You can probably see that I think very little of the GAO investigation. I can say now that while they were investigating in March, April and May, they were reading this blog every day, sometimes for hours at a stretch. That gave me limited hopes, because one of the reasons I started blogging was to make documents easily available to the eventual investigations I knew would come. Even today, someone at the GAO checks in regularly. How they got from what I've reported to their stuff is a mystery. And when you consider the everlasting, gob-stopping treasure trove of the Corps internal investigation (which is light years beyond any of my little rhetorical bottle rockets), the GAO report is measurably inferior.

There's only three possibilities for the radical differences between the GAO's report and the Corps internal investigation:

1) GAO didn't get access to the same data the Corps internal team did. This is very, very unlikely, despite what they told Senator Landrieu's office. There's no way GAO could have written a report without looking at the contract, the modifications, and the correspondence. Also, did they not request the same documents the Corps internal team was using?

2) The Corps and GAO had access to the same data, but GAO actively ignored it for some unknown reason. This is the scariest possibility, because is speaks to a compromised investigatory process.

3) The Corps and GAO looked at the same data, but GAO didn't realize its significance. In other words, the GAO team was incompetent.

In any case, whatever the reason for the inadequacy of the GAO report, the consequence is clear. It has muddied the waters into what happened, extending the cover-up. Indeed, after its release, both MWI and Colonel Bedey crowed about how they were in the clear.

MWI (in the May 21st Palm Beach Post letters to the editor):
"...The Associated Press further reported on Thursday that Sen. Mary Landrieu, D-La., said an investigation and forthtcoming [sic] report by the Government Accountability Office found no evidence of fraud or improper influence in the pump project."

Colonel Bedey (in the May 17th AP article about the briefing GAO gave Senator Landrieu's office):
"'We always said there was no smoking gun,' Col. Jeffrey Bedey, who is overseeing reconstruction of the city's levee system for the corps, said in reaction to the report."

As we now know from the internal investigation, there's an armory of smoking guns. GAO either ignored them or was told to ignore them.

In some ways, I wish the GAO had just kept their own counsel. Fortunately, Senator Landrieu is the chair of the Senate Appropriations Subcommittee that controls GAO's budget, so GAO had better do a much more thorough job when they dig back into this fiasco. And, as I mentioned above, I hope the GAO Inspector General takes a close look at this one too. It's certainly destroyed my faith in yet another agency of the government, which I didn't think was possible after all that Katrina has wrought.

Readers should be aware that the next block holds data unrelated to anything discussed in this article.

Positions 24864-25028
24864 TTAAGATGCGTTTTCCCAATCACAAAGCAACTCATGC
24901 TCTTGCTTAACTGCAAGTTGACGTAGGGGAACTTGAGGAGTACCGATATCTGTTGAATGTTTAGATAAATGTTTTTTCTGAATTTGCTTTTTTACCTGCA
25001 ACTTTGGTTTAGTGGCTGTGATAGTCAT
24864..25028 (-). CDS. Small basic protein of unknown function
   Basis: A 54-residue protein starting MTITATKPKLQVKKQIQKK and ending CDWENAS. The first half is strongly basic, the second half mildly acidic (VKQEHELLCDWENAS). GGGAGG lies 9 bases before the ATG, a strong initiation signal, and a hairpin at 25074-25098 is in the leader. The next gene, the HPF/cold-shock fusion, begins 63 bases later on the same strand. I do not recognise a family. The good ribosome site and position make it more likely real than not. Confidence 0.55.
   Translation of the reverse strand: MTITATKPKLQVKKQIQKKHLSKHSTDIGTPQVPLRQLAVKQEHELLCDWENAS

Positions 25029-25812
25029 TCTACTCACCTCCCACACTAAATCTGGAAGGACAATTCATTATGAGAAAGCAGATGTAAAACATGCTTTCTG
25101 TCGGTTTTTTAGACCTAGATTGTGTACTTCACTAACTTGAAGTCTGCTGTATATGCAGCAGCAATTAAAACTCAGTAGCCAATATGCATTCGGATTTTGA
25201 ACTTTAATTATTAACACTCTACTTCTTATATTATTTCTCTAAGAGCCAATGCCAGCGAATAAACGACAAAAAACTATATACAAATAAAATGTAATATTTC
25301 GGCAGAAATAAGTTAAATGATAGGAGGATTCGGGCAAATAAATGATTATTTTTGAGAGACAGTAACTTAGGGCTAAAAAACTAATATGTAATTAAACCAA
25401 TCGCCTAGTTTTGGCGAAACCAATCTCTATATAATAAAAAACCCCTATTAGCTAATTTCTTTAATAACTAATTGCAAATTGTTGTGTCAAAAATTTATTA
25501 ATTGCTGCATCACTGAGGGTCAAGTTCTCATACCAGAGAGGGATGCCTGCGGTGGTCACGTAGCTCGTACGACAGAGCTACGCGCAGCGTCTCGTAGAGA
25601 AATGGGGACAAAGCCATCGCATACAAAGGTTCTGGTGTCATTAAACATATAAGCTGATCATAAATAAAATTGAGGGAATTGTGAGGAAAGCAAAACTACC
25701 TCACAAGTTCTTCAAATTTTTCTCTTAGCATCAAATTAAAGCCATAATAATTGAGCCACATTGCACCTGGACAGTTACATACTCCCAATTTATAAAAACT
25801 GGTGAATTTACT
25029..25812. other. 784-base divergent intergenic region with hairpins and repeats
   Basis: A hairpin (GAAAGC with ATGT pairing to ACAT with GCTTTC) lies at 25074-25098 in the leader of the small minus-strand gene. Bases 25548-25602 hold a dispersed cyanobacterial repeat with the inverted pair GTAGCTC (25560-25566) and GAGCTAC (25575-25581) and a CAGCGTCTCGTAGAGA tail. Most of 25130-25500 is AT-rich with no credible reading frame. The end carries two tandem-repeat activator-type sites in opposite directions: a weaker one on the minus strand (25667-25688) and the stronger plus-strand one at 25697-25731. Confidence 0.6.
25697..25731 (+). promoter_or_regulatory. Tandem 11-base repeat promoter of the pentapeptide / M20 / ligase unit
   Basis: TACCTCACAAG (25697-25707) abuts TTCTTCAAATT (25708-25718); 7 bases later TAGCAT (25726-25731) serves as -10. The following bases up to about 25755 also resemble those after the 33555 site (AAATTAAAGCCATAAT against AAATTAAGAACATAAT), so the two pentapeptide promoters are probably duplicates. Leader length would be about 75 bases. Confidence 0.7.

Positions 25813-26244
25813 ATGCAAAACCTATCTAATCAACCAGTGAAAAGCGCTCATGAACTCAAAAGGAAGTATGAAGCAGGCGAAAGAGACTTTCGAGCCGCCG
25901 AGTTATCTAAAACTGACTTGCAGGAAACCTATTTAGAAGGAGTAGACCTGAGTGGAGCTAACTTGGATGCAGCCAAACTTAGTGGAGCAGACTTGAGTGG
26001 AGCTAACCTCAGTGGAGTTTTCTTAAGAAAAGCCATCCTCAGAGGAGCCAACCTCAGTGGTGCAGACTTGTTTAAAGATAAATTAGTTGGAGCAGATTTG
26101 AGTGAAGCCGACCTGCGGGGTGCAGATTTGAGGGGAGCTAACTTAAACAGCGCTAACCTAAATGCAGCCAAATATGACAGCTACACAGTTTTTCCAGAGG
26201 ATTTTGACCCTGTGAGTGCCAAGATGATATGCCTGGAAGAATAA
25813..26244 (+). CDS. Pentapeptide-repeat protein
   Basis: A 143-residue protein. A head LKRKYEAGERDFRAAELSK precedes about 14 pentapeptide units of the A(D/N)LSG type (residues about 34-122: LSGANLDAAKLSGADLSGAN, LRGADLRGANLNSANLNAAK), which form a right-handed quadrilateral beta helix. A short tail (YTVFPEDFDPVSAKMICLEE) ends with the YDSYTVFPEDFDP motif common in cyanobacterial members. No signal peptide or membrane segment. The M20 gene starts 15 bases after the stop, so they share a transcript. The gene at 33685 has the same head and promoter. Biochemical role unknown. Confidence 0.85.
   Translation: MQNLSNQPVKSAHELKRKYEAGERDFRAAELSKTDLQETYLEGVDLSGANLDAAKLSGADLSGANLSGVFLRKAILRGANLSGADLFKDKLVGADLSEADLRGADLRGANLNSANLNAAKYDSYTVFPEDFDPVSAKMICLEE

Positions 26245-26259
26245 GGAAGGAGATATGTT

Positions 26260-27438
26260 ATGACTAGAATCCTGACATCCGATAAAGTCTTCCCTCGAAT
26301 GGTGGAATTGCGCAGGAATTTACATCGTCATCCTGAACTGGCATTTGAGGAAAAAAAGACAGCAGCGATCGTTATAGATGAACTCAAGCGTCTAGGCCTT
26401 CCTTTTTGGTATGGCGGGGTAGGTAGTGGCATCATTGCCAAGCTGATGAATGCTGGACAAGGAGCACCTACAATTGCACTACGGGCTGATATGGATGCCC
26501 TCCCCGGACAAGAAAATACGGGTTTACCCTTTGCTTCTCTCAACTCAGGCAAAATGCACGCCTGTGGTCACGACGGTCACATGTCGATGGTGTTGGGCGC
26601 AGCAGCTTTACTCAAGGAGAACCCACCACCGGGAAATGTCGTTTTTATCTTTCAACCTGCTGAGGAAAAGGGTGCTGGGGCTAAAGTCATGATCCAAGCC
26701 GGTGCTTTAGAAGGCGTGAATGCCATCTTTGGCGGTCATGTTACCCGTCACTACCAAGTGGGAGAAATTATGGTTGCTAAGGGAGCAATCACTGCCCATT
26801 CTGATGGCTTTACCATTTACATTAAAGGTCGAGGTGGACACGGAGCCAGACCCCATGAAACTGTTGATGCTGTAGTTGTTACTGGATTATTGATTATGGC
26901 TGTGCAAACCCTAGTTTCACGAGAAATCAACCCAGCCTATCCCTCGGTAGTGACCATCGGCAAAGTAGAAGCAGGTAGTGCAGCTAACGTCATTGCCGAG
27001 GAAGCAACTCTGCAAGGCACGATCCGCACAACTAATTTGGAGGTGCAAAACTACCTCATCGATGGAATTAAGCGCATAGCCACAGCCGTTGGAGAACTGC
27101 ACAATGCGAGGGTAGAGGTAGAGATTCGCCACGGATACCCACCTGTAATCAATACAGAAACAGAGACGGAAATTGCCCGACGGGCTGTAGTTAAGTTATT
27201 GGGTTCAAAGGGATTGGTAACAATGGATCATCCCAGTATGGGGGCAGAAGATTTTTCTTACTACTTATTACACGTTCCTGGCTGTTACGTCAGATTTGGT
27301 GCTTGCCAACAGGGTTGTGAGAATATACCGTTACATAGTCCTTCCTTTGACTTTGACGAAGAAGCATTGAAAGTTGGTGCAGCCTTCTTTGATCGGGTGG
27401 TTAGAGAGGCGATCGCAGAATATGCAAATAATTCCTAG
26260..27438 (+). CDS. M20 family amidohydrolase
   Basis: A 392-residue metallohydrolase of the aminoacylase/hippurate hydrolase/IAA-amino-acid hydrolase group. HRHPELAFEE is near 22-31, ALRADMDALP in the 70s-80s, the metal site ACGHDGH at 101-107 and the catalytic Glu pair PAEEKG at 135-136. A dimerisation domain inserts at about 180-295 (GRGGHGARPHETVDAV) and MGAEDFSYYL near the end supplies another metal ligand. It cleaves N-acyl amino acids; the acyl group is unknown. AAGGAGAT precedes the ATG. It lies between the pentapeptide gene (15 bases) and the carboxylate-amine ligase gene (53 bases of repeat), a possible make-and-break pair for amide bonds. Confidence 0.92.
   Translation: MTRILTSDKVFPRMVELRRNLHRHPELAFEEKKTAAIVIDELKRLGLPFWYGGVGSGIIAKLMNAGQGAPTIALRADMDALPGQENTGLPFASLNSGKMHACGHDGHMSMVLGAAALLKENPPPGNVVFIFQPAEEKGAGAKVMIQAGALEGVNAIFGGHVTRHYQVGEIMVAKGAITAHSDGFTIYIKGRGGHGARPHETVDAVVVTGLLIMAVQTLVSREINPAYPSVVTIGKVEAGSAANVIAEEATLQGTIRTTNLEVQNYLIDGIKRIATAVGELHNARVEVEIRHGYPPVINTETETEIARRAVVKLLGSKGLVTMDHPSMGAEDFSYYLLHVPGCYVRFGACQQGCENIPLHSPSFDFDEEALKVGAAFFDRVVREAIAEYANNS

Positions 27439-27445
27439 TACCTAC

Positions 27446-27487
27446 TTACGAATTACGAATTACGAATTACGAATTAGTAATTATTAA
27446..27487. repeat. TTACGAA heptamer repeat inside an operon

Update, 10/8/07:
After the internal came out, and it became readily apparent that the GAO investigation was inadequate, Senator Landrieu said she strongly encouraged GAO to revisit their findings:
"...the GAO must keep digging to ensure that Congress and the people of New Orleans have the truth"
That press release is here. That was on June 8th.

It took a while, but the GAO did restart their inquiry. Oddly, it was MWI themselves that first revealed this publicly. On September 12, 2007, they responded to an article posted on a website called CorpWatch around Katrina's 2nd anniversary. The original article summarized the pump story to date. MWI's response attempted to rebut it, and accidentally revealed:
"The GAO is now in the process of pursuing an additional inquiry and we welcome
the opportunity to meet with them again."

I seriously doubt they "welcomed" the opportunity to be investigated, but that's standard corporate-speak.

This was confirmed on October 8th, along with some other huge news:

Times-Picayune, Monday, October 8:
Third probe of pumps on canals requested

Associated Press, Monday, October 8:
Report: New Orleans pump contract likely handled improperly

Ms. Garzino went to the Office of Special Counsel, an independent federal investigatory agency. Her referral raised enough eyebrows at OSC that they ordered Secretary of Defense Robert Gates to further investigate the entire imbroglio. Going through OSC provides an extra degree of protection to ensure the integrity of the investigation.

The existence of the Defense Department investigation was revealed by an illegal leak of its existence from within the Pentagon to a whistleblower group called PEER. Their source has likely lost his or her job, because PEER did not bother to submit a FOIA request for the documents they leaked to the Times-Picayune. Had they done so, their source would have been protected, and the DoD investigation would have likely gone a lot smoother.

Be that as it may, the documents they gave to the Times-Picayune are attached to their October 8, 2007 press release here. The direct link to the documents is here.